Canadian Employment Law Today

September 25, 2019

Focuses on human resources law from a business perspective, featuring news and cases from the courts, in-depth articles on legal trends and insights from top employment lawyers across Canada.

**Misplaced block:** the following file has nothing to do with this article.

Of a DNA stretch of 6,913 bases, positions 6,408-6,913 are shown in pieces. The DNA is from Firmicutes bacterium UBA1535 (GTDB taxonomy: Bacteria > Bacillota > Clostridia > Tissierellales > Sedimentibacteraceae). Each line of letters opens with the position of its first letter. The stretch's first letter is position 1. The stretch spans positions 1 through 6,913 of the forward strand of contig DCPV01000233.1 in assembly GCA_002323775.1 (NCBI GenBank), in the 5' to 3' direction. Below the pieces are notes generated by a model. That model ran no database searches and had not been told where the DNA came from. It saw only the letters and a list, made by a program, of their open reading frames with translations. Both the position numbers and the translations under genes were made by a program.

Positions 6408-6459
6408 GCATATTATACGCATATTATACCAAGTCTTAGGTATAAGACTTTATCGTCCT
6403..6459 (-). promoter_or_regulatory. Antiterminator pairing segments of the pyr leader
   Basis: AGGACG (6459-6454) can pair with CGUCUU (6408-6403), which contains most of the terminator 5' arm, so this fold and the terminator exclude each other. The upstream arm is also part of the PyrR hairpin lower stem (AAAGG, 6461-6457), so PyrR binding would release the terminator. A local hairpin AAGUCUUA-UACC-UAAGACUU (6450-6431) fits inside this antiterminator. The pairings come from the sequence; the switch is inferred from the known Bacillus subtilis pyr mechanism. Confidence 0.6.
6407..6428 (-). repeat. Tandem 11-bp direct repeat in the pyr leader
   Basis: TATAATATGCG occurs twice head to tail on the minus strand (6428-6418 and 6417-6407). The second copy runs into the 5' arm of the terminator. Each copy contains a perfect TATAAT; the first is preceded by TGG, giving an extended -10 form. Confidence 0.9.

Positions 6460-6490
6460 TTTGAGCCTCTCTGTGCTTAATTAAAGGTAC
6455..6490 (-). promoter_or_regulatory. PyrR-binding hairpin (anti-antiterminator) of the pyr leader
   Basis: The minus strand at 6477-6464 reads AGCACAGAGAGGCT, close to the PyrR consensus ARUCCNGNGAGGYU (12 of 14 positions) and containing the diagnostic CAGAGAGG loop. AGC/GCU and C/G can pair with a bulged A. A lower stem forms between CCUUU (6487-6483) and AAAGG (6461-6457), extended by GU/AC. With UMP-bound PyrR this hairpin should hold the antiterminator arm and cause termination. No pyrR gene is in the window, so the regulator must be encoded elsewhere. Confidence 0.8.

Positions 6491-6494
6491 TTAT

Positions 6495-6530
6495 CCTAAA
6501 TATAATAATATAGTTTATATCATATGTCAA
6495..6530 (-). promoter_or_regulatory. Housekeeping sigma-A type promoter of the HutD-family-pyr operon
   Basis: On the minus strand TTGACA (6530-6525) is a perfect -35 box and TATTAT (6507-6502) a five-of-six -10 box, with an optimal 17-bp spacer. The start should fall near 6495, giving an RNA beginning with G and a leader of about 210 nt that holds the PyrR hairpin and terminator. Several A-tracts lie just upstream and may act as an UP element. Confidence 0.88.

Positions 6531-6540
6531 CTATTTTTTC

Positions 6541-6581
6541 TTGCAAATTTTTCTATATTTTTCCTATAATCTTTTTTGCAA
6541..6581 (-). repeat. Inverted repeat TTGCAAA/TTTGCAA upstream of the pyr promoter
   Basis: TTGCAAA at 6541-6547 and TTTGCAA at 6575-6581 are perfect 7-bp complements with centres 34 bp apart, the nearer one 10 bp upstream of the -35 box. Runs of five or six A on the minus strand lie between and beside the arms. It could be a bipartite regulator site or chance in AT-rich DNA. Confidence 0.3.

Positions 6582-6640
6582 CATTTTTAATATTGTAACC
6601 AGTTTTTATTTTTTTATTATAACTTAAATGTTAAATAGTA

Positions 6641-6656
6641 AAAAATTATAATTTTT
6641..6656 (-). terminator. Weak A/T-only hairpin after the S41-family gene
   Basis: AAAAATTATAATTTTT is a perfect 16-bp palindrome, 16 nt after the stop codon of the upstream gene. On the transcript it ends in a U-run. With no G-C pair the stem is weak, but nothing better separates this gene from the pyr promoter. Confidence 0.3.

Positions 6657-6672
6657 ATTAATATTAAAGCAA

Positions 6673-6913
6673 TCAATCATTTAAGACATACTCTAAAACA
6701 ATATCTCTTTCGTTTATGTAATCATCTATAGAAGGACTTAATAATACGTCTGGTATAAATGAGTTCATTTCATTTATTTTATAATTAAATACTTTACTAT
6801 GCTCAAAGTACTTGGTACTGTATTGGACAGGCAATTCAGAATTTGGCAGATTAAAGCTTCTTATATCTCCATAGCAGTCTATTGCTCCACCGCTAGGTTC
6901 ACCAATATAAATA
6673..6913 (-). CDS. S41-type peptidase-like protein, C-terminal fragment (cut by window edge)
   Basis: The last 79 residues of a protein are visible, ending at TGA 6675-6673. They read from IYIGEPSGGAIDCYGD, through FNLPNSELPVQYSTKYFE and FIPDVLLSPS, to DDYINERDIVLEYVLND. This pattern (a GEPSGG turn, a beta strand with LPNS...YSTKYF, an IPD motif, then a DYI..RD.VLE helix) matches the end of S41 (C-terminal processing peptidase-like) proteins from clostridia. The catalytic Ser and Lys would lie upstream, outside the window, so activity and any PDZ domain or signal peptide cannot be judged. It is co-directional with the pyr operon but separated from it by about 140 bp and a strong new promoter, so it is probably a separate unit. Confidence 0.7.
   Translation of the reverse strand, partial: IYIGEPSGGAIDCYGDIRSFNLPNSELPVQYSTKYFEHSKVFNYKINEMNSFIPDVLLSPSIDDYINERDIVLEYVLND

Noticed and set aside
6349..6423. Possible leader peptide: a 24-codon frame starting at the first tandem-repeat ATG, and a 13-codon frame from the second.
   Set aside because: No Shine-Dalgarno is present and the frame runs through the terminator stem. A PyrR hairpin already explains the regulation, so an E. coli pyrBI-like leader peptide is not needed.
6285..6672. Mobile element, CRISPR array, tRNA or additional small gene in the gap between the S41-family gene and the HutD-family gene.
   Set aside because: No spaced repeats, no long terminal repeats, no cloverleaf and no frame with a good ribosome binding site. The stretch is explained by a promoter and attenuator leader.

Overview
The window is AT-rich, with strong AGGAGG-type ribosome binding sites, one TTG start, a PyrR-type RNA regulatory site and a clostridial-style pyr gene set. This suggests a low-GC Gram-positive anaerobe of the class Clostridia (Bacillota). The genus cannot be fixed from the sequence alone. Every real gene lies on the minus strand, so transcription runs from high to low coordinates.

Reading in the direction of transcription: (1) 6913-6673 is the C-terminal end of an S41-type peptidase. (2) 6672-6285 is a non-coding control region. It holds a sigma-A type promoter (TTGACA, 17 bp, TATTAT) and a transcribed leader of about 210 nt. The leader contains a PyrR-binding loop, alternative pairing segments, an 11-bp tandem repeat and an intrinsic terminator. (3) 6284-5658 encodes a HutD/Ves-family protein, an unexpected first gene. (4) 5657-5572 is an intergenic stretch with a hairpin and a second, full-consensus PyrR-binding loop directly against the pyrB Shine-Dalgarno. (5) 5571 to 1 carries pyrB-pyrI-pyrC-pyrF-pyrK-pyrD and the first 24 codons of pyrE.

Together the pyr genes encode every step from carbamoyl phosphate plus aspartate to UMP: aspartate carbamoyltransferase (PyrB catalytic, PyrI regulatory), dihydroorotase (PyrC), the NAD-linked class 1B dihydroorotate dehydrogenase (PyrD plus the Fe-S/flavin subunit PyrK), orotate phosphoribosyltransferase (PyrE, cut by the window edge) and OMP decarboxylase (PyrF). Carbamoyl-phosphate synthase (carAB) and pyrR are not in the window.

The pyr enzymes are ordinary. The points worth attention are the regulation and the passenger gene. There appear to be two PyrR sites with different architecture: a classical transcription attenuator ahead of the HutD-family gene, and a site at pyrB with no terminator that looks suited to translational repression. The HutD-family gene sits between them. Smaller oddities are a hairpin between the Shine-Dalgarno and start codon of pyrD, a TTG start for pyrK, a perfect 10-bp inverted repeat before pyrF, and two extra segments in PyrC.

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PM41261516 Emplo y ment Law Today Canadian Bonus policies and wrongful dismissal damages p. 4 Recent cases clarify how employers can avoid bonus payments over the notice periods No discrimination if worker doesn't give reason for accommodation Ontario worker's injury-related shift change interfered with custody arrangement for daughter, but he didn't tell his employer until after change BY JEFFREY R. SMITH IT'S A STANDARD tenet of accommodation that it is a two-way street — both the employer and the employee must participate in the process. at's why the Ontario Human Rights Tribunal dismissed a worker's complaint that his family status wasn't accommodated by an injury-related shift change schedule — the worker didn't inform his employer of his family status obligations until after the change had been made. Steve Linklater was a coil handler technician in Essar Steel Algoma's steel production facility in Sault Ste. Marie, Ont. He worked 12-hour shifts on an eight-day rotation — two 12-hour days shifts from 5 a.m. to 5 p.m. followed by 24 hours off and then two 12-hour overnight shifts from 5 p.m. to 5 a.m. Linklater was separated from his spouse and had joint custody of his young daughter. e custody schedule was arranged around his shift schedule with Essar Steel, so he could pick up his daughter Persistent advances get worker fired for sexual harassment Calgary city worker sent inappropriate texts and pictures after he knew supervisor wasn't interested; no remorse during investigation BY JEFFREY R. SMITH AN ALBERTA municipal worker's history of inappropriate texts to his supervisor and what he claimed was an accidental show- ing of a naked picture of himself to her on his phone amounted to a pattern of sexual harassment that provided just cause for dis- missal, an arbitrator has ruled. Norman Mossman began working for the City of Calgary in June 1988 as a seasonal labourer. He became a full-time employee 13 years later and joined the city's roads de- partment as a driver/operator/labourer. His work included a variety of operations using different equipment depending on what needed to be done on city roads. e road department consisted of a mostly male workforce, with less than four September 25, 2019 Ontario worker gets second chance to change mind about retirement pg. 3 Appeal court found notice was contingent on circumstances WORKER on page 6 » CREDIT: ANTONIOGUILLEM/iSTOCK EMPLOYER on page 7 » with Tim Mitchell Ask the Expert pg. 2 Harassment of supervisor by subordinate

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